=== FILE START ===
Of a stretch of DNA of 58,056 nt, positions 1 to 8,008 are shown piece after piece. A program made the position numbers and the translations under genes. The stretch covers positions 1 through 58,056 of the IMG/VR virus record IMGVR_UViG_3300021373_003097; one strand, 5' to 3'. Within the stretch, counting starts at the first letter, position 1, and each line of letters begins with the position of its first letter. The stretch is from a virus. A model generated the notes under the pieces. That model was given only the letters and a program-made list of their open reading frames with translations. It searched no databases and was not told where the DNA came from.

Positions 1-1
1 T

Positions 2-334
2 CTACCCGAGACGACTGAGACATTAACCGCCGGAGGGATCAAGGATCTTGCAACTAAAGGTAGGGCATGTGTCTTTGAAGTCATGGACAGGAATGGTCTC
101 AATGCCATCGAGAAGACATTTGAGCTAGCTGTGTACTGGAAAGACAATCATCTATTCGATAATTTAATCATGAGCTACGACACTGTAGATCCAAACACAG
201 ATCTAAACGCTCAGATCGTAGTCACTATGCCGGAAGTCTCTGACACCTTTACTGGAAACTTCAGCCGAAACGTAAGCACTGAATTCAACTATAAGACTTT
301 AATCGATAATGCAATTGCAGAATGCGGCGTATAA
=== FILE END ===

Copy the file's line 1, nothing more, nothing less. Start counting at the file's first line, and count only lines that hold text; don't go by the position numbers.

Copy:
Of a stretch of DNA of 58,056 nt, positions 1 to 8,008 are shown piece after piece. A program made the position numbers and the translations under genes. The stretch covers positions 1 through 58,056 of the IMG/VR virus record IMGVR_UViG_3300021373_003097; one strand, 5' to 3'. Within the stretch, counting starts at the first letter, position 1, and each line of letters begins with the position of its first letter. The stretch is from a virus. A model generated the notes under the pieces. That model was given only the letters and a program-made list of their open reading frames with translations. It searched no databases and was not told where the DNA came from.